Not only that, but the rain held off, amazingly, considering the weather just now. More than damp underfoot, but that is to be expected at this time of year.
Done it. All 10 km and 350 m of climb of it. There’s been a fair amount of rain in recent days, so a lot of the paths were raging torrents; not as deep a layer of slutch as I had expected, though.
And I’ve done all 70 now. Bit of an anti climax, really, as I write this a day later. The hardest was obviously Heptonstall, but Wardle with its powerful blasting wind sticks in the memory as a beast. I’ve been quite lucky – a few days off with a virus, and then later with a painful heel after the Garstang half – but otherwise no setbacks, and a massive cushion in terms of time, as my birthday is not till March. Lots of friendly faces at many of the races, and people asking how I was getting on with my 70. Overall an enjoyable and memorable experience.
Must learn to run downhill! It would only have made a few minutes and a few places difference, but I worked hard to take a couple of runners on some difficult uphill stuff in the latter part of the race, and to lose that on account of my descending inadequacy is still galling.
So this was another Tod Harriers race. Just like the first of my 70, which was Flower Scar. The Shepherds’ Skyline takes us gradually up and past Stoodley Pike, our local landmark.
This is followed by a helter skelter dash down to London Road after which there is a steep climb back up to the Pennine Way, leading to the long gradual descent to the finish.
The day started as a stinker. The rain didn’t come down in buckets – more like ten power showers. It was almost a surprise, arriving at the pub, to find people there who clearly were intending to run. But by the time I was marshalling the junior races, the rain had stopped, the clouds had shifted, and we had blue sky and sunshine. Watching the youngsters was invigorating, even though standing in a stream in wellingtons may not have been the ideal warm up for my race.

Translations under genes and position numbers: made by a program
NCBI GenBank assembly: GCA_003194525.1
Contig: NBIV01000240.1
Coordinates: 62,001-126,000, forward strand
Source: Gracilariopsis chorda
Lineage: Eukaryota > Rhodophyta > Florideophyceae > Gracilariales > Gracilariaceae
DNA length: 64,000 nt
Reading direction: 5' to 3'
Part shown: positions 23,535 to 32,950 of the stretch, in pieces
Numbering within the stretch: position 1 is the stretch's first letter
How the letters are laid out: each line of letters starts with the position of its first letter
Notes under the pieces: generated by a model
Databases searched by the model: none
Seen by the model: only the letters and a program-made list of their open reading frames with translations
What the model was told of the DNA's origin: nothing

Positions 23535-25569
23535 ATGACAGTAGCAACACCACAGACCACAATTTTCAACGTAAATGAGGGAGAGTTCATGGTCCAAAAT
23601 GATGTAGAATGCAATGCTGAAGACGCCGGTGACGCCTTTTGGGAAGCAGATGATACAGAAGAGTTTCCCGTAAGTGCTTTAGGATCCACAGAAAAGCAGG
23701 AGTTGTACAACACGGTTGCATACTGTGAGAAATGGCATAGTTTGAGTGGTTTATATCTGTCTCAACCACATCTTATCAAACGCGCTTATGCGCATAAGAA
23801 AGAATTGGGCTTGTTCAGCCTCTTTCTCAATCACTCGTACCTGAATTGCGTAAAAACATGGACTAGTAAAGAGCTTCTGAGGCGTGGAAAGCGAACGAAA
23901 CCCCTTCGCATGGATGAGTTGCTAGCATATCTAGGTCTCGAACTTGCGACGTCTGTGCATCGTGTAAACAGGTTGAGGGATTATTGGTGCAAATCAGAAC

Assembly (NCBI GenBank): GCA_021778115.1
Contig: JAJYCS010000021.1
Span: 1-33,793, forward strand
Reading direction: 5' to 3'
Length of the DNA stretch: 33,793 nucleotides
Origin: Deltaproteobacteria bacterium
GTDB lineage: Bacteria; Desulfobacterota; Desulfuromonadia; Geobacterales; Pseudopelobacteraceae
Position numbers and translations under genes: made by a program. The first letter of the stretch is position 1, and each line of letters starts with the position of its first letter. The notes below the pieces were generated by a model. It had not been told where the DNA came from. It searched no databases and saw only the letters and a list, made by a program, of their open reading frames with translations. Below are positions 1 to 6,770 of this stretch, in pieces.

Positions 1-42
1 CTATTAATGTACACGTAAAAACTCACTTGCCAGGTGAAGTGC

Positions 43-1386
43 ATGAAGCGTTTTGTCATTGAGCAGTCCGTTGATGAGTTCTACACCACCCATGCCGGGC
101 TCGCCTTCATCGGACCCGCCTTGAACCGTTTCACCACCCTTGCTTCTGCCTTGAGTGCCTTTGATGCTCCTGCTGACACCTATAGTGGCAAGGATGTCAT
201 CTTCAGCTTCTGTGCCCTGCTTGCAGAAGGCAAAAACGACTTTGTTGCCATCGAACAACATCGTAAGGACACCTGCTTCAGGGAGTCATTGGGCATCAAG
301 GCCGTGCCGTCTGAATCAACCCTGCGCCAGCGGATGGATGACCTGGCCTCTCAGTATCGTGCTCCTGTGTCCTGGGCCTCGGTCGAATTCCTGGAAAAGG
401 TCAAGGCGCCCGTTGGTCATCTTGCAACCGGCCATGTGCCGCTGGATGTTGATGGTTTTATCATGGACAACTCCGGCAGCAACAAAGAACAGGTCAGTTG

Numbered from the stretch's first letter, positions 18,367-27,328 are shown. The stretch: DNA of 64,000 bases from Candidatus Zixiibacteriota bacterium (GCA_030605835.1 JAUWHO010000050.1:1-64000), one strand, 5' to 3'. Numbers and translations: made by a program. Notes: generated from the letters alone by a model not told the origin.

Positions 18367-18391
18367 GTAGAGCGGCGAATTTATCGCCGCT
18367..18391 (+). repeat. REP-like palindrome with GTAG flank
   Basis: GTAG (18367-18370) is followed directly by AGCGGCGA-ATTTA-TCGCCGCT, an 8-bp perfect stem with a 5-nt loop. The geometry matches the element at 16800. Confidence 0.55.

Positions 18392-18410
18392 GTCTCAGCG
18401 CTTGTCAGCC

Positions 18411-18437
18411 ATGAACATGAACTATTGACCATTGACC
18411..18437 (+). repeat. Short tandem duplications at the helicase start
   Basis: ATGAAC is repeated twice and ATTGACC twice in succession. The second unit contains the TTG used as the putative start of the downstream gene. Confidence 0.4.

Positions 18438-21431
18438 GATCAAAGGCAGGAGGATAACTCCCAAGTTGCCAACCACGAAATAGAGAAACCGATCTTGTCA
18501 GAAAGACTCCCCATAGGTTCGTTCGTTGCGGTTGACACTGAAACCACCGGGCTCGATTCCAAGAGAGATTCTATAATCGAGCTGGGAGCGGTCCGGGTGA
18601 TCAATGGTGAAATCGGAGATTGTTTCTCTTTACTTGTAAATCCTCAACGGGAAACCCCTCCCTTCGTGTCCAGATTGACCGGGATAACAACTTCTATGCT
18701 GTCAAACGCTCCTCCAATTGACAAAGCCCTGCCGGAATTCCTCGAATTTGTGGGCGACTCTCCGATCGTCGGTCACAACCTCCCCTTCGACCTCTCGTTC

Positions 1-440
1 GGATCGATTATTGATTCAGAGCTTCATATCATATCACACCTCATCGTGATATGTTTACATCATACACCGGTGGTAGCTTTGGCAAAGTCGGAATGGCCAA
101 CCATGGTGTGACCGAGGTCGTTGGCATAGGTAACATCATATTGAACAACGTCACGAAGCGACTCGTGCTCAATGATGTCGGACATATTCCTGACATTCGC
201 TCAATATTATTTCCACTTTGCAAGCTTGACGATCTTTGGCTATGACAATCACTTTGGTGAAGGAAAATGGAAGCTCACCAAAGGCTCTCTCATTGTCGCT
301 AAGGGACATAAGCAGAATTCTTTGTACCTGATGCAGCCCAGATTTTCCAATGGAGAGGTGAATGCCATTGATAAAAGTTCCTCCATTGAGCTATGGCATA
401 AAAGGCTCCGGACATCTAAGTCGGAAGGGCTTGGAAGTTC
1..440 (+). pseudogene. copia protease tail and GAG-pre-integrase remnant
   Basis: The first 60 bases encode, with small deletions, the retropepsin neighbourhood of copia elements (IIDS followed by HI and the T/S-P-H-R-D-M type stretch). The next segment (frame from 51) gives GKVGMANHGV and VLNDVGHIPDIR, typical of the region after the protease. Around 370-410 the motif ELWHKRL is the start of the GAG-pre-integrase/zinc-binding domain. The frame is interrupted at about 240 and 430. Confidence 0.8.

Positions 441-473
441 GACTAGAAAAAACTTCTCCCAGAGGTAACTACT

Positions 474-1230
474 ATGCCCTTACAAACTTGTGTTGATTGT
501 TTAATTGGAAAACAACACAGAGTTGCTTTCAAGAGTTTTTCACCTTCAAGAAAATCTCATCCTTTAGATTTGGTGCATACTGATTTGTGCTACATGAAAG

It clouded over for the main race, and we even got a bit of drizzle for a while, but the conditions were pleasant.
Well over 200 runners, so it was rather a squash on the initial run out, but I eventually settled into my usual position, not too near the front, and chugged fairly contentedly round the course.
To top off the race, the Race Organiser gave me a prize just for doing 70 races, a friendly touch – I wasn’t in sight of a prize for any other reason. A few of the chocolates have still not been eaten. And he’d very kindly announced it was my 70th race at the start as well.
Best thing of the day? The lovely lady who turned up specifically because she had heard it was my 70th race. I’ve known her for years, and she brought me a present. Not just any old present; two cushions and a blanket she had made for me in Tod Harriers’ colours. A beautiful present, made all the more special in that it was totally unexpected.
What’s next? I guess I’ll go on running as before. Might get in a bit of orienteering – haven’t done any this year. And I’ve lost my excuse for skiving off from Search & Rescue team training.
I did wonder about trying to locate 70 trig points to visit . . .
So – I’ve one more race to go. So – the anxiety sets in. Can I really count?
Well – it’s correct. I have done 69. But you, dear reader, have been cheated. For I did not post after the Geoff Doggett Memorial Cowm 5 k on Tuesday 5th May.
My apologies. I guess I was tied up with preparation for what was supposed to be a successful general election two days later.
However that may be – my final race of the 70 will indeed be next weekend. I’ve had a quiet time recently so far as running is concerned; in Vienna I ran from the city centre out as far as the Donau Insel and the Alte Donau and back; in Budapest a rather more enticing and very steep run – including some flights of steps – up Gellert Hill to the Citadella which towers over the city and which had me gasping for breath when I reached the top. The Citadella was erected after the 1848 insurrection so the Austrians could keep control over the local Hungarians.
A liberty monument was erected after WW2; post 1989 the Soviet soldiers were hacked off it and put in a park far away.
We were staying at the Hotel Gellert – inspiration for the Grand Budapest Hotel. Fabulous – I’d recommend it to anybody going to Budapest. Not expensive by UK standards. And you get a free entry to the hot water spa.
Then I missed the pack run this week because I was on a call out with the Search and Rescue team. Perhaps next week.